I have been on the road meeting people, talking tech, data centers, networking and getting knocked down.   When I find time to read the blogosphere and trade rags, which is usually on a train or plane, it is then I realize how disconnected people are from reality.  I find myself asking colleagues if I am crazy or are these people just following pre-programmed doctrine and doing the same thing over and over?

I have started down this thought path before here and here, but I think it is important to accept that we have been doing the same networking stuff for 16 years.  It was called switching.  1995 to 2011 are the switching years, 1980 to 1994 are the client/server years and both eras are all done.  Just stop now.  We are moving on.  2012 to 2027 will be a new era.  We need to stop referring to the future using concepts from the past.  I cite as examples this article in El Reg, which I think is in general a great site, but got lazy with the assumption in the first sentence and this grand standing, Pollyanna post from Empire.

I still think this all comes back to people doing the same stuff they have been doing for years because they do not know any better.  When I was selling for my first startup, CrossComm in 1989, people would tell me that no one gets fired for buying IBM.  Last week a senior IT executive told me that no one gets fired for buying Cisco.   I find that comment fitting and I suspect will be a milepost in this new networking era taking root.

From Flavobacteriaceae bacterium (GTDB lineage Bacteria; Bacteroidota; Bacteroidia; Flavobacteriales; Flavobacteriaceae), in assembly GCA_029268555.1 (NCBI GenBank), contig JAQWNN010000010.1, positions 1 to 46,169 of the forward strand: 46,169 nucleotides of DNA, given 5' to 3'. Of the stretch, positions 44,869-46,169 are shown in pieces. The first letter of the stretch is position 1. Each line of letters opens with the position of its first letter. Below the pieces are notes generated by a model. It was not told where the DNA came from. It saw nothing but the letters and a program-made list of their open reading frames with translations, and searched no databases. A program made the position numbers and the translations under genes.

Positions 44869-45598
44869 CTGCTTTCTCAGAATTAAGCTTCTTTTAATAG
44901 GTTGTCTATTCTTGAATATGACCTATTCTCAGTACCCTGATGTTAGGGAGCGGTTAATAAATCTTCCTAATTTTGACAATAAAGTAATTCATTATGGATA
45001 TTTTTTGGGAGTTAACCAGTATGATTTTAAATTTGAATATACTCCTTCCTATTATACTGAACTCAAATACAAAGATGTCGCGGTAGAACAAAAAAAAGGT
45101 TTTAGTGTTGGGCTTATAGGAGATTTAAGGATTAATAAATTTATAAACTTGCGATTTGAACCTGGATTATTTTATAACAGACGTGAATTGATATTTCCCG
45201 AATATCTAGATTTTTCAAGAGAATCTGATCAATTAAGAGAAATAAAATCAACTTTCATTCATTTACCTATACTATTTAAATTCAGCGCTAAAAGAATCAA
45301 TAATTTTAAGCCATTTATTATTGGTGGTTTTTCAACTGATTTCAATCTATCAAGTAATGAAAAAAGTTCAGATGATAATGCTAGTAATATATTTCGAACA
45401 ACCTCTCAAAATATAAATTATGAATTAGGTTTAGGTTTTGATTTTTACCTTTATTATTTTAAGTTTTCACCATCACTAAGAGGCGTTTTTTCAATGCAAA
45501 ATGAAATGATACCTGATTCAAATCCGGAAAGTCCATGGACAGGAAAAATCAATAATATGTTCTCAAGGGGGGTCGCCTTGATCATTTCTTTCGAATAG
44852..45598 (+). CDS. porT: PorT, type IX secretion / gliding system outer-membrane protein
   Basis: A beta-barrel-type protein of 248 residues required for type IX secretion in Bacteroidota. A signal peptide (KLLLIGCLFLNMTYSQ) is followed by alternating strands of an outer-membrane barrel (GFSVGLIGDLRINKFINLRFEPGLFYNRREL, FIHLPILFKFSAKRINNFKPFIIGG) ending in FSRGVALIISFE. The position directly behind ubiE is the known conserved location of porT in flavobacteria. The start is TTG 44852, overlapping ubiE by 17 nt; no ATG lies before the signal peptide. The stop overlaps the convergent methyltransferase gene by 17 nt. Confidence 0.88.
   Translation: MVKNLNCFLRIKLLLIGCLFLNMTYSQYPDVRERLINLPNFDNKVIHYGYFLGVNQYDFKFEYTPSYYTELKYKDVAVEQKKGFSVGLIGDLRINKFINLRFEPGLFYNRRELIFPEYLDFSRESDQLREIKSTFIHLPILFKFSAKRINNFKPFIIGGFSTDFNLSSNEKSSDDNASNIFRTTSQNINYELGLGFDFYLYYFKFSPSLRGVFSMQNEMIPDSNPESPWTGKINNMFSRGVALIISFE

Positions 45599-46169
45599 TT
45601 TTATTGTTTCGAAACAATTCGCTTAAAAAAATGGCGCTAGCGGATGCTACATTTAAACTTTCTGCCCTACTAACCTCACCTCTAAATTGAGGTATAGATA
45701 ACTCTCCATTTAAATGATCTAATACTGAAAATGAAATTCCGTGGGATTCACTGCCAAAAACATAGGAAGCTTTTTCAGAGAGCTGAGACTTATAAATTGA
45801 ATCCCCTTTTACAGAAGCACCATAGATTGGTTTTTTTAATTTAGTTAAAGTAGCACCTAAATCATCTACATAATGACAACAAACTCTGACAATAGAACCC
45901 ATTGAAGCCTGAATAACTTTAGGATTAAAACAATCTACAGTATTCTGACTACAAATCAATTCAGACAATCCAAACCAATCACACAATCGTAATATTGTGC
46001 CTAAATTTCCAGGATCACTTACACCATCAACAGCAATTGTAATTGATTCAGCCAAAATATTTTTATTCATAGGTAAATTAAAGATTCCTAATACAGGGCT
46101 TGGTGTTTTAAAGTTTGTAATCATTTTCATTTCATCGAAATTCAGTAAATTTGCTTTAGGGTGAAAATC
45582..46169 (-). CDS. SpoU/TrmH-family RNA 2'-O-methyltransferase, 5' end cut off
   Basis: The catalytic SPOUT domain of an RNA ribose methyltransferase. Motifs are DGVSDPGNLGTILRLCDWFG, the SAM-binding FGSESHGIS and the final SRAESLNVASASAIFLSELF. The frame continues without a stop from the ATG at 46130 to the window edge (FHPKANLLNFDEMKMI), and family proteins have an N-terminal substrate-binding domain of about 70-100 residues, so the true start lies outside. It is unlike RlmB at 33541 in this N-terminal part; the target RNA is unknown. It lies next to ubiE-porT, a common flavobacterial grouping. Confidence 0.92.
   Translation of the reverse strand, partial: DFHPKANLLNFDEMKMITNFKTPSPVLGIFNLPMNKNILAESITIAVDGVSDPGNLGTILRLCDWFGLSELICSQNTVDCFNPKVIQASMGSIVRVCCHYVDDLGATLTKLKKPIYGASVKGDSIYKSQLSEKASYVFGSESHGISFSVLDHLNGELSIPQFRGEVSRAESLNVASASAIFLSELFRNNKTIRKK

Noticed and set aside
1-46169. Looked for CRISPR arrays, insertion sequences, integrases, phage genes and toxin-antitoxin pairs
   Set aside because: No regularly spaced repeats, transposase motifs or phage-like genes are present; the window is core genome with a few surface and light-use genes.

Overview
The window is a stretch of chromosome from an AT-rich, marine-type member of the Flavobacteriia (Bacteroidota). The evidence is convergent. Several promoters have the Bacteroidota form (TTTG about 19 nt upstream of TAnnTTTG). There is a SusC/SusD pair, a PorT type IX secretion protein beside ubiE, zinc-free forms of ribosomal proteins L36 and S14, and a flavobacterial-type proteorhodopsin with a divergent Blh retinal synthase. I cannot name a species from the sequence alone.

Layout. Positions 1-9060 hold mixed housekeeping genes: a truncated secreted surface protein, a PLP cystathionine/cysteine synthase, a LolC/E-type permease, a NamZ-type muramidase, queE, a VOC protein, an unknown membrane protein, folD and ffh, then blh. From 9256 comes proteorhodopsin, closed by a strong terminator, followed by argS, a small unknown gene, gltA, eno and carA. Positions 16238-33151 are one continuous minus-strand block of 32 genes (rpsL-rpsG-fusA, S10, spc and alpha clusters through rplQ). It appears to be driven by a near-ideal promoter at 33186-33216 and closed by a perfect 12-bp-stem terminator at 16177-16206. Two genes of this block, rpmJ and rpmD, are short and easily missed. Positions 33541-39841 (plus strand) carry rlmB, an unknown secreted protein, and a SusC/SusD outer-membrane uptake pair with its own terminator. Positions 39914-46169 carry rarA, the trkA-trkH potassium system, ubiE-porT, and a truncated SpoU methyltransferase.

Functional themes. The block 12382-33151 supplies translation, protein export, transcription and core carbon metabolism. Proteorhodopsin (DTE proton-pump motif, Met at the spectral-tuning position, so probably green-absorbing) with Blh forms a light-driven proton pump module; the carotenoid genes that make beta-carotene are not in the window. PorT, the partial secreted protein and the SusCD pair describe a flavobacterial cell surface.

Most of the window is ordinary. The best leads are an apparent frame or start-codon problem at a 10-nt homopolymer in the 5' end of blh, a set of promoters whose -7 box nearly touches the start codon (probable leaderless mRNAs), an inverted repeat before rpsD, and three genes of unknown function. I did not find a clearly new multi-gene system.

“The concept of doctrine enables technology people to make assumptions.  Assumptions are great as long as they hold.  When I refer to doctrine I am referring to procedures that ecosystem participants follow because they have been trained to reason and act in a certain manner within the command and control structure of their business and technology.  We design networks, manage companies; evaluate technology and markets according to a common set of doctrines that have been infused into the technology ecosystem culture over many decades.  I was thinking along this thought line in mid-October when I postedI also believe we are all susceptible to diminished breadth in our creativity as we get older.  Diminished breadth in our creativity the root cause as to why history repeats itself and another reason why when we change companies we tend to take content and processes from our prior company and port them to our new company.  This is especially true in the technology industry.  We recycle people; hence we recycle ideas, content and value propositions from what worked before.  Why be creative when it is easier to cut and paste?  As a casual observation it seems to me that most people working in tech have a theta calculation as to their creativity.  I believe a strategy to guard against creativity decay is to look back on the past and critique the work.”  In mid October I had not fully fused the thesis of creativity fail or creativity theta with doctrine.  The idea to link the two concepts occurred to me last night as I was reading Shattered Sword for the second time.”


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